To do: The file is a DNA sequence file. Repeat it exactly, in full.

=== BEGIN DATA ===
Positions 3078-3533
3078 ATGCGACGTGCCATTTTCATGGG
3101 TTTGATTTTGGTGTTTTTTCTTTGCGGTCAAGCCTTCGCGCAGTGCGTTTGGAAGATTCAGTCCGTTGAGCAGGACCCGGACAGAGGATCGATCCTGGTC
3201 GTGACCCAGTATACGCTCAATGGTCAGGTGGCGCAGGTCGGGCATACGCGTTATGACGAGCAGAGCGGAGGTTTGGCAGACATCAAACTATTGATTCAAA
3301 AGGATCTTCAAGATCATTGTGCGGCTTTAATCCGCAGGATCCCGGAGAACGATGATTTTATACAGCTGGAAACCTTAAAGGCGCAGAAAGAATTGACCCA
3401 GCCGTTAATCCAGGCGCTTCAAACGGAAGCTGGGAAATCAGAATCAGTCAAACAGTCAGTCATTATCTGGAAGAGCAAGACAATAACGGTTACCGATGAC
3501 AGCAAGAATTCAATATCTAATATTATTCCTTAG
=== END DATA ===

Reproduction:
Positions 3078-3533
3078 ATGCGACGTGCCATTTTCATGGG
3101 TTTGATTTTGGTGTTTTTTCTTTGCGGTCAAGCCTTCGCGCAGTGCGTTTGGAAGATTCAGTCCGTTGAGCAGGACCCGGACAGAGGATCGATCCTGGTC
3201 GTGACCCAGTATACGCTCAATGGTCAGGTGGCGCAGGTCGGGCATACGCGTTATGACGAGCAGAGCGGAGGTTTGGCAGACATCAAACTATTGATTCAAA
3301 AGGATCTTCAAGATCATTGTGCGGCTTTAATCCGCAGGATCCCGGAGAACGATGATTTTATACAGCTGGAAACCTTAAAGGCGCAGAAAGAATTGACCCA
3401 GCCGTTAATCCAGGCGCTTCAAACGGAAGCTGGGAAATCAGAATCAGTCAAACAGTCAGTCATTATCTGGAAGAGCAAGACAATAACGGTTACCGATGAC
3501 AGCAAGAATTCAATATCTAATATTATTCCTTAG